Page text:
'They're charging whatever they think they can get away with' - New York News

'They're charging whatever they think they can get away with'

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TAMPA (FOX 13) -

As patients face rising health care costs, Pasco County resident Ed Frankovitch found a way to significantly reduce some of his bills. He is battling cancer, and says he is currently swamped in around $250,000 in medical debt.

"The treatments I'm going through are depressing enough, let alone the money aspects of it," Frankovitch said.

He was particularly concerned about the cost on an injection of medicine he received each month to counter the adverse effects of chemotherapy. Copies of his bills show at one clinic, that one injection cost more than $7,000. On another bill, it cost $9,000.

Then he went to a hospital, where the price shot up to nearly $19,000.

"That's just incredible, just outrageous," said Florida Consumer Action Network Executive Director Bill Newton. "There's just no basis for this pricing. They're charging whatever they think they can get away with."

Health care providers set their own prices, and patients don't usually even see the prices -- until they get the bills.

"By law, in most states, providers can charge whatever they wish for services," said USF Health Professor Dr. Jay Wolfson. "You've seen the gross variation in charges for the exact same service in our own community."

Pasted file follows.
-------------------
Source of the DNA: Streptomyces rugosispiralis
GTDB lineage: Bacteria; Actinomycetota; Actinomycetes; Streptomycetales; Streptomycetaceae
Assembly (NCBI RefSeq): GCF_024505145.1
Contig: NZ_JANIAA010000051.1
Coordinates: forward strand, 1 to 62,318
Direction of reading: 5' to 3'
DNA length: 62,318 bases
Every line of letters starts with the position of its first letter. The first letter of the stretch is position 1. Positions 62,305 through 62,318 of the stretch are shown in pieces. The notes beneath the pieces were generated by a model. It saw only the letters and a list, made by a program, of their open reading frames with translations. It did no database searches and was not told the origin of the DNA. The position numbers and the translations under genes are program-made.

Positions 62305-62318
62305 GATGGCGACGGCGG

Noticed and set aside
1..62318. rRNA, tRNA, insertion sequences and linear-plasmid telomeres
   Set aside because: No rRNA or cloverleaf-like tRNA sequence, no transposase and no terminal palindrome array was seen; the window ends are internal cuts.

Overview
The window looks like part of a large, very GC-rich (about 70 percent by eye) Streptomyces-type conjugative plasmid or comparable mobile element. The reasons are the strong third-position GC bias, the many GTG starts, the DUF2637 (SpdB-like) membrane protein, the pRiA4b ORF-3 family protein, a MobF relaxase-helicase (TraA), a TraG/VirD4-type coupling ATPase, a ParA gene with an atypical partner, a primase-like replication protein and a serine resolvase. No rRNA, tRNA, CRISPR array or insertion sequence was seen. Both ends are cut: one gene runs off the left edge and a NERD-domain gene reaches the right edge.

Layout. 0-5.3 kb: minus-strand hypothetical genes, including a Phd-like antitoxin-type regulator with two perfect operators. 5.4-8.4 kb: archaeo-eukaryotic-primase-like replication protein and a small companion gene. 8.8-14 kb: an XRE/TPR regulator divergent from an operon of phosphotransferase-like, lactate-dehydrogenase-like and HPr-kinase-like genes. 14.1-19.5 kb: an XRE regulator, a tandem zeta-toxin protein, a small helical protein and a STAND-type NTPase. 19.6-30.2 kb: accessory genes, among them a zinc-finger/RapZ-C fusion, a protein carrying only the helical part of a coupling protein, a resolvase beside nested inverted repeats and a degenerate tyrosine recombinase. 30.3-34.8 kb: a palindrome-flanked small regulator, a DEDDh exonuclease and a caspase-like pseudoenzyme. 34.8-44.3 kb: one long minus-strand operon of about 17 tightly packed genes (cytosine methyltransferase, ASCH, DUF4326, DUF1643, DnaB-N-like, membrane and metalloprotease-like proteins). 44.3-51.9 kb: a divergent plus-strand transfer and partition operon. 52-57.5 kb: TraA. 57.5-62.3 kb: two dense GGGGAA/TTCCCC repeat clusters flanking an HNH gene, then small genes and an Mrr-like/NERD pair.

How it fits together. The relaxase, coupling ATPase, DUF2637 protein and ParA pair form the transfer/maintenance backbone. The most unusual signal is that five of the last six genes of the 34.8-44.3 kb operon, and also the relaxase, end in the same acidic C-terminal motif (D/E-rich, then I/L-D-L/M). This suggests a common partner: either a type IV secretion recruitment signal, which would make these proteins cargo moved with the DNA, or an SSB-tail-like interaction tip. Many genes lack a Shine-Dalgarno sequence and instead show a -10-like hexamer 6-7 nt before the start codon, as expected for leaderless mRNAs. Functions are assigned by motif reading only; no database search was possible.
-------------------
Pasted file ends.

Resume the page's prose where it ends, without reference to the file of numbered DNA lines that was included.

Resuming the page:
Ed Frankovitch is on Medicaid. So our government (i.e. taxpayers) can negotiate rates and pick up most of the tab for most of his bills. But for that one injection, Frankovitch personally owed around $750 per shot.

Then, he later discovered he could get the same injection from a pharmacy, where his costs dropped to $6.

Frankovitch hopes his experience will drive others to find similar ways to cut their bills. Just as insurance companies negotiate rates, patients can negotiate with providers over the bills they owe. Some billing advocates can help them spot charges that can be disputed and removed, or reduced.

While FOX 13 does not recommend or endorse any particular organization, Medical Billing Advocates of America (billadvocates.com) and ACAP --The Alliance of Claim Assistance Professionals (claims.org) -- are networks of billing advocates that offer billing advocacy services.

The more patients learn about their prices and options, the more they can save.

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